Introduction to Thread Objects
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Introduction to Thread Objects

A user-mode thread object represents a path of execution within the current process. Every user-mode thread object is implemented through the use of an embedded kernel-mode thread object.

A kernel-mode thread object is an instance of a kernel-defined dispatcher object type. The thread that it represents is the basic schedulable entity in the operating system.

A thread object:

  • Is dispatched for execution by the kernel.

  • Has the following properties at any given moment:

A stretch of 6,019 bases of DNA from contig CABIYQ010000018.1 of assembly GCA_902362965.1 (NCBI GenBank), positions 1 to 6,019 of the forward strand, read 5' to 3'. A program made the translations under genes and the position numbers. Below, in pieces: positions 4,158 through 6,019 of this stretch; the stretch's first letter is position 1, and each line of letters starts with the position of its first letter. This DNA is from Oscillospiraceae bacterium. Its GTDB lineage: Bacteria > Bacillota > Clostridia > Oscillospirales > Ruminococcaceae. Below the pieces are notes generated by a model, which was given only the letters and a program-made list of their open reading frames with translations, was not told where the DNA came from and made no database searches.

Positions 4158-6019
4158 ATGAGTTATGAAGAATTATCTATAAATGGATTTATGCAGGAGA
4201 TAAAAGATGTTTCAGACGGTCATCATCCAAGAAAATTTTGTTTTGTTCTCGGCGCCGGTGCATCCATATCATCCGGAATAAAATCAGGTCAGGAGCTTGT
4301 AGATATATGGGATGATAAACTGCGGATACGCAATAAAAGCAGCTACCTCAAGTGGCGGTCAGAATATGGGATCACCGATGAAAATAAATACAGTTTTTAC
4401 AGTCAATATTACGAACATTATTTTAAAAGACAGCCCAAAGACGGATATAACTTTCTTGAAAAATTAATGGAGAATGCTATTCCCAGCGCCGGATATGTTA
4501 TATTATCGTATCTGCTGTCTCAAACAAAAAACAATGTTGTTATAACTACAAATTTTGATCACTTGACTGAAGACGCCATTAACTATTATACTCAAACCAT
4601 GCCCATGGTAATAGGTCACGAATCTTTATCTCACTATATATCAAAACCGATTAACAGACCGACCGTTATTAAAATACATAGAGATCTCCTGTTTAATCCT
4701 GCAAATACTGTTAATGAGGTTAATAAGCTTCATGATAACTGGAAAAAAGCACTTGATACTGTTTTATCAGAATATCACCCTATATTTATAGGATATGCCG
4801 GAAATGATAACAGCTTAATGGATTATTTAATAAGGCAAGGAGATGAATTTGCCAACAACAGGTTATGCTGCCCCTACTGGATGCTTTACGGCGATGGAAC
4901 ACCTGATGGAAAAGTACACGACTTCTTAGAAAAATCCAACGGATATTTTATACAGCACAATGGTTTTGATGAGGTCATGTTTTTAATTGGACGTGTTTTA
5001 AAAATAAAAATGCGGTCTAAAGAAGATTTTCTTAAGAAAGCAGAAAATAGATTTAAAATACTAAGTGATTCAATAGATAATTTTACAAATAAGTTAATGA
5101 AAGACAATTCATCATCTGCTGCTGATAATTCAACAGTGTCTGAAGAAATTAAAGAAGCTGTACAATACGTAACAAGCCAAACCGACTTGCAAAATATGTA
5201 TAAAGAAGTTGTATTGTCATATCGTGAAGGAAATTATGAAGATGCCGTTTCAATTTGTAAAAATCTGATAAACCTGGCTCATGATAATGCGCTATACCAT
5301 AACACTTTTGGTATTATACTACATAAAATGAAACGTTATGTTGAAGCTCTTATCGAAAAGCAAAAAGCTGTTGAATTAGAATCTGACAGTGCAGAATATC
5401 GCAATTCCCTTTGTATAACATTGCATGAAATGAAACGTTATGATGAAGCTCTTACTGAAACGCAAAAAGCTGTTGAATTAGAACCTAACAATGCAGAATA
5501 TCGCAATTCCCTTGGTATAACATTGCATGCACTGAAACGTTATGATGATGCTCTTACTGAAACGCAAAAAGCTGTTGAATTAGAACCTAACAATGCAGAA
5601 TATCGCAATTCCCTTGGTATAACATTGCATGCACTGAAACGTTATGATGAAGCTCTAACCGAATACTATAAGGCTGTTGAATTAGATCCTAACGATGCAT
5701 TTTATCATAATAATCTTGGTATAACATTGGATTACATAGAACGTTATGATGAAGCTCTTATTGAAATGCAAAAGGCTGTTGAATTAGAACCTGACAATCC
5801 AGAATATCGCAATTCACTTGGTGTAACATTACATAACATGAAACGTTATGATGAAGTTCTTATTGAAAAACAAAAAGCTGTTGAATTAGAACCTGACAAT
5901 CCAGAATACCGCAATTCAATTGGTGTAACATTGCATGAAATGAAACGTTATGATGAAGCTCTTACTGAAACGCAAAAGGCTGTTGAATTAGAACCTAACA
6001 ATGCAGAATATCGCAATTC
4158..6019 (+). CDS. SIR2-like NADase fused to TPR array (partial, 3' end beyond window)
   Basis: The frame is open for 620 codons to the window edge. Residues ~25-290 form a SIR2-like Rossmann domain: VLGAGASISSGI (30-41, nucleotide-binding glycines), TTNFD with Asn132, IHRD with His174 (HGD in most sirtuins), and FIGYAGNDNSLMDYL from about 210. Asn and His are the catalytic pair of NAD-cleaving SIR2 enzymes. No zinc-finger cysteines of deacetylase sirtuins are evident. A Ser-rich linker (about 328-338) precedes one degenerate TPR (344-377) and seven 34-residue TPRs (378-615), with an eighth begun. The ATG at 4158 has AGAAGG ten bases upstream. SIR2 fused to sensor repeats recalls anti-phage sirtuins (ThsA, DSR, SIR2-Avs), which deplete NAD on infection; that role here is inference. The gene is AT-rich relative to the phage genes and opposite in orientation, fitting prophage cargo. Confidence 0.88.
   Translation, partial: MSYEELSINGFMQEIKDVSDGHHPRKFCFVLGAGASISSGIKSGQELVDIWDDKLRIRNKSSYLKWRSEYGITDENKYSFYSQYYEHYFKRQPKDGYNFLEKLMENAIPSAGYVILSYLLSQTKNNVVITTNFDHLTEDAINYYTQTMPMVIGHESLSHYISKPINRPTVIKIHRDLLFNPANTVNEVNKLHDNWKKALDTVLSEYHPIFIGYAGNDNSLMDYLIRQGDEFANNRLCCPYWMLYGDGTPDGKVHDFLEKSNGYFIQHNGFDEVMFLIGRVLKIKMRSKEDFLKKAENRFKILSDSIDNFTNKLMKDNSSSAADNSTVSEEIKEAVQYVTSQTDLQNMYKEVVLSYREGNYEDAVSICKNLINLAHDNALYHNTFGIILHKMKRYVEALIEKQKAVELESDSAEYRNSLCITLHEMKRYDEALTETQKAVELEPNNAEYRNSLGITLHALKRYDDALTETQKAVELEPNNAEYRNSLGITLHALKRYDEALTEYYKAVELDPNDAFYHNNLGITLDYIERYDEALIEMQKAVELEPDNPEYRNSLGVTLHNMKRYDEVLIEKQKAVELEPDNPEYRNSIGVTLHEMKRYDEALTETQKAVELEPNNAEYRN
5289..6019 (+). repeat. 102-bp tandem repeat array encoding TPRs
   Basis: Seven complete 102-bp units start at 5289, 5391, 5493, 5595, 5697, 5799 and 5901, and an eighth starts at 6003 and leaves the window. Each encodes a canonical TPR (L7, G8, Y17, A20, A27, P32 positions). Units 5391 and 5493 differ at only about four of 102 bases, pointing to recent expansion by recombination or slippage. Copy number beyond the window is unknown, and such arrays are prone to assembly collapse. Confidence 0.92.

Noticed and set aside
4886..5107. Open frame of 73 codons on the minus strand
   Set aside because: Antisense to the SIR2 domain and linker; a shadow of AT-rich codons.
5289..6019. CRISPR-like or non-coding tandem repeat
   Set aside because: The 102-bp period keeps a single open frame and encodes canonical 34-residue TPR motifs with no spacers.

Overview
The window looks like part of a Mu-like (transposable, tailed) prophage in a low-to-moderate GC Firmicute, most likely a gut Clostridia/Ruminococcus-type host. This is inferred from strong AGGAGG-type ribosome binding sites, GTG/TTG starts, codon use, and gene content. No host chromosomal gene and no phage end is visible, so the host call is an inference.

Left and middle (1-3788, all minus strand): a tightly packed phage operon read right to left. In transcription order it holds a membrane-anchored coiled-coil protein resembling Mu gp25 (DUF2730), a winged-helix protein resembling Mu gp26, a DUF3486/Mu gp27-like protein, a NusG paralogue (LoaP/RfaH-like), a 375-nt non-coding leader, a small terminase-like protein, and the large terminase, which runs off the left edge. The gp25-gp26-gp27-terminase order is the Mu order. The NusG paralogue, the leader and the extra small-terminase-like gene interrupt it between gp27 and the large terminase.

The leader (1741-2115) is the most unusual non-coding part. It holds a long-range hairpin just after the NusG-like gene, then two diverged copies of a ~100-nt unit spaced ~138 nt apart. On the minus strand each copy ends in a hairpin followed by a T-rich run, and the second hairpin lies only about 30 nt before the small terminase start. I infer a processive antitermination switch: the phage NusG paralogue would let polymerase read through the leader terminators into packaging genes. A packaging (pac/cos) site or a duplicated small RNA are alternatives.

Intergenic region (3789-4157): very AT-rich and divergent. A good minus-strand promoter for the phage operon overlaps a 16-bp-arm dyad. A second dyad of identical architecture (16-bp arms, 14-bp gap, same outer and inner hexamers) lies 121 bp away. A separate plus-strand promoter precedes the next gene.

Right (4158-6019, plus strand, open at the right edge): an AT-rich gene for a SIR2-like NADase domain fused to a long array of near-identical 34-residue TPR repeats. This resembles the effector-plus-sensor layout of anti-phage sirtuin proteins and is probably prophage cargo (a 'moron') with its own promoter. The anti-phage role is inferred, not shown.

• Is "owned by" a process object but can attach itself to another process's address space.

Usually, most drivers execute in the context of the currently running thread, that is, in an arbitrary thread context. While a file system driver can create an independent process for its own device-dedicated threads, file systems usually avoid setting up a driver-created process and threads in order to conserve system memory and to avoid the overhead of context switches.

FSs (and other drivers) can set up device-dedicated (system-process) threads and/or FSs can use system worker threads if they need a driver-specific thread context in which to execute. Drivers use the kernel-mode PsXxx routines to create processes and/or device-dedicated threads. FSs call ExXxx routines to use system worker threads.



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